A professional engineer tests five popular aircraft covering
After months of work, you are finally at the point where you need to decide on the type of fabric and covering process to use on your airplane. You have worked hard and are anxious to complete this final phase of the project. You search for answers by carefully listening to other owners and by reading vendor literature. However, the dreams of the first flight and putting closure on the project can cloud your judgment when choosing the most appropriate type of covering method to use. Every vendor claims superb results with a minimal amount of work.
It is easy to become frustrated with the lack of unbiased information, and you need help to find the best way to cut through all the hype. I recently participated in a joint research study conducted by Oklahoma State University and the University of Missouri-Rolla Coatings Institute that tested the performance of five FAA-approved covering systems. Some of these findings may help you choose the covering system that's right for you.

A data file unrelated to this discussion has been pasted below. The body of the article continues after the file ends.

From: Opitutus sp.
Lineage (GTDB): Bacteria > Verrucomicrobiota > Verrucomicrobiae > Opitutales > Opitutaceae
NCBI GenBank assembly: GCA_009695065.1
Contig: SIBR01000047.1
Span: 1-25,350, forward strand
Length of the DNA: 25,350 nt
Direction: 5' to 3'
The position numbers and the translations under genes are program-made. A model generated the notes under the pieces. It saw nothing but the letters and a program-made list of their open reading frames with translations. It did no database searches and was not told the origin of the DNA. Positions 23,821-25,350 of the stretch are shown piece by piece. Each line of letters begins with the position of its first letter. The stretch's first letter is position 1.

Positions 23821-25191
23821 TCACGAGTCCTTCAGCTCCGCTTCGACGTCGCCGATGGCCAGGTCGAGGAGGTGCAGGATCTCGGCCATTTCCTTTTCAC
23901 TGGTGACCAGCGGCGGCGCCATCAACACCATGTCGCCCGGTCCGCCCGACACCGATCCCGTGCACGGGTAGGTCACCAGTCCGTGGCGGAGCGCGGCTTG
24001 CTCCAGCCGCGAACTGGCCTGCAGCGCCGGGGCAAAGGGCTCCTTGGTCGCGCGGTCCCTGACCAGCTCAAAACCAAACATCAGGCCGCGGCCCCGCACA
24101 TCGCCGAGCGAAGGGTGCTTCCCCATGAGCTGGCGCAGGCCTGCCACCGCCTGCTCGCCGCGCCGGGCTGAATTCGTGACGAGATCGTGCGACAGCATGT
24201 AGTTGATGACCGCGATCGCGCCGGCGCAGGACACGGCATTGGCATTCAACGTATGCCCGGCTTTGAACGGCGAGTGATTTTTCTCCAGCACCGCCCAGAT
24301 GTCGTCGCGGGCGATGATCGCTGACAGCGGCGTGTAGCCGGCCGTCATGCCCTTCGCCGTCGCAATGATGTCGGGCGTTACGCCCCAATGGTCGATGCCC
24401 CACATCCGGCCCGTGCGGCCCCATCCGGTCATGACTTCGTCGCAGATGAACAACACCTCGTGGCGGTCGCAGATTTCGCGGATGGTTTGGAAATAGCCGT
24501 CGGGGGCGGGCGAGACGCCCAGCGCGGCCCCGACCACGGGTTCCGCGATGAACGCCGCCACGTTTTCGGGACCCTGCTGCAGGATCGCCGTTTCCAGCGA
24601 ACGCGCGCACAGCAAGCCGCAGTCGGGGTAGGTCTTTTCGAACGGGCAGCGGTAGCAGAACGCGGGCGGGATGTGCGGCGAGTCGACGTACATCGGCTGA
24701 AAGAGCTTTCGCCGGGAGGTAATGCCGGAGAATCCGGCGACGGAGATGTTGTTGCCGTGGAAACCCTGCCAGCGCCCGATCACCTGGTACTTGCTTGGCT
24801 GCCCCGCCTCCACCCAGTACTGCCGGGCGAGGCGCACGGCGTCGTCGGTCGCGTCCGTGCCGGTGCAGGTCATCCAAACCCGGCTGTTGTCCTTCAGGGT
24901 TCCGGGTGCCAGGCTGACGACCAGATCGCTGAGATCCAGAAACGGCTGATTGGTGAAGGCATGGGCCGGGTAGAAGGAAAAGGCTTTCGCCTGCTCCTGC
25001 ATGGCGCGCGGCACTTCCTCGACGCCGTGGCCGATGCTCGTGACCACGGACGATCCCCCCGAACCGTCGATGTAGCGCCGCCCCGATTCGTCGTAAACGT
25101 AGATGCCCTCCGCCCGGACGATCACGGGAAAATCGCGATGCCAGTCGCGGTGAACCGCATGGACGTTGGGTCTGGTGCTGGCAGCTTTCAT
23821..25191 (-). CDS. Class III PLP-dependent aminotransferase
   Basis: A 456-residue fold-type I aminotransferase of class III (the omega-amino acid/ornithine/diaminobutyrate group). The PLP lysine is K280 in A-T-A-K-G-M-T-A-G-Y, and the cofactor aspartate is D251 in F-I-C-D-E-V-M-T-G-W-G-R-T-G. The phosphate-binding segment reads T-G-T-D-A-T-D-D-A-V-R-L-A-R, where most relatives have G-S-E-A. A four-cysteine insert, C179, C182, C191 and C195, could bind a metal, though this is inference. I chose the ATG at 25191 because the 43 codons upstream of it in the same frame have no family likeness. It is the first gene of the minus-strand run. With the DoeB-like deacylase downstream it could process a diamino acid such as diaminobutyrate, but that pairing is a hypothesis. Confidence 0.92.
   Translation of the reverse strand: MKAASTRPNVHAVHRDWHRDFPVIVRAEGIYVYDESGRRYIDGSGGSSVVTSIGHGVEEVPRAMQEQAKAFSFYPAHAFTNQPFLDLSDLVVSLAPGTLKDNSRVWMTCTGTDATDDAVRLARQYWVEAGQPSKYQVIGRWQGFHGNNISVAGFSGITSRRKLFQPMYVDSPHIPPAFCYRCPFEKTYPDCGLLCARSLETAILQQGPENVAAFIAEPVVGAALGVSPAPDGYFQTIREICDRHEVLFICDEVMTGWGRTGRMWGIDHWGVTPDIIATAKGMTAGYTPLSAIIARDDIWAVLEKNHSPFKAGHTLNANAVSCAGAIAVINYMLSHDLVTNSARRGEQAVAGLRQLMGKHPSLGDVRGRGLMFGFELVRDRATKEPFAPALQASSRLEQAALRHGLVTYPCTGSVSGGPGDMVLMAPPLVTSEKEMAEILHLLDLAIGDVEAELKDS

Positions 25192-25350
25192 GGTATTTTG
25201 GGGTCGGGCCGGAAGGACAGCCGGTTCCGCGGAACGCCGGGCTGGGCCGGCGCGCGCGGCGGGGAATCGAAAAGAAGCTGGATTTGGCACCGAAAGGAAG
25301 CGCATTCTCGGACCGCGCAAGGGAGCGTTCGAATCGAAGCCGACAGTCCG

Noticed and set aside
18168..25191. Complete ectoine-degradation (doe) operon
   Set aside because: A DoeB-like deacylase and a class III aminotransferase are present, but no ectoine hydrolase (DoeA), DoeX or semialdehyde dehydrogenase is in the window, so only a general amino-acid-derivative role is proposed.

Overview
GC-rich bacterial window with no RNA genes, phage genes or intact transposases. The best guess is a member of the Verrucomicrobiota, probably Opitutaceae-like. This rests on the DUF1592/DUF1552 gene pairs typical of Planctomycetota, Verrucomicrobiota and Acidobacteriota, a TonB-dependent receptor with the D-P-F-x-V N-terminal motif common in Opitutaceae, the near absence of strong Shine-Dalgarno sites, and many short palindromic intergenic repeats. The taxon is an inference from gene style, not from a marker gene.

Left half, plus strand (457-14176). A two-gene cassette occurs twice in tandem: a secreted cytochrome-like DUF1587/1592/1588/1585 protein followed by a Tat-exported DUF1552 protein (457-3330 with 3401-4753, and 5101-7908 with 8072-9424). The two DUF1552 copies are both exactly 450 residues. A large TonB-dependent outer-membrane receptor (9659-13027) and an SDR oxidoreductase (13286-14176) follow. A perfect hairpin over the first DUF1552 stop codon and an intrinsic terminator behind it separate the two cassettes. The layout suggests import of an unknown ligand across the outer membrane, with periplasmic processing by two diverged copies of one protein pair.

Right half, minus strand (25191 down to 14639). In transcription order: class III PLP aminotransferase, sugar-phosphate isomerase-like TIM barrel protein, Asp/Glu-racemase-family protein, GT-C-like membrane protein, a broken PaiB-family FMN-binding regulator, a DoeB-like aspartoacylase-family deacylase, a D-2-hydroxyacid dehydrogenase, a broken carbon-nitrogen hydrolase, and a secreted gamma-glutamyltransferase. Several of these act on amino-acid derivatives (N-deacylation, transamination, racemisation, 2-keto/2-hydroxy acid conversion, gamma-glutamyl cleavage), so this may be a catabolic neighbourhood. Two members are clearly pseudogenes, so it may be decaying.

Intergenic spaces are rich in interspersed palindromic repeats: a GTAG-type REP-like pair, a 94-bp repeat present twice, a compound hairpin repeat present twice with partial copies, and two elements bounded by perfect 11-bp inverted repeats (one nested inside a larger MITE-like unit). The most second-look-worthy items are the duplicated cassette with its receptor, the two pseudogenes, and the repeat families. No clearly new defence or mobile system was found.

Let's Test Covering Processes
Most of the large aircraft in production today consist of an all-metal design manufactured with lightweight aluminum alloys and steel. All-metal construction provides strength, durability and excellent resistance to weathering. However, there are many small aircraft in service today that have fabric covering the wings, control surfaces and fuselage. Fabric aircraft covering is strong and lightweight, but it is much less tolerant to the environmental factors of heat, cold, moisture and sunlight.
Because the deterioration of fabric covering can have catastrophic consequences, the materials, workmanship and inspection of fabric used to cover aircraft must be in strict compliance with FAA standards. There are several FAA-approved aircraft covering processes that use organic high-grade cotton or synthetic polyester fabrics. Each process claims to offer the best quality, strength and resistance to environmental deterioration.
But fabric quality and performance aren't the only considerations. Limited budgets require that in addition to finding a process that offers quality, strength and environmental resistance, we find a method that will be cost effective over the life of the aircraft.
The OSU/UMRCI study compared the relative effectiveness of five FAA-approved aircraft covering processes to resist degradation over an accelerated weathering life cycle. The covering processes I compared were Grade-A cotton with Randolph dope, Ceconite with Randolph dope, Air-Tech Coatings, Cooper Superflite II, and Stits PolyFiber. The year-and-a-half study compared …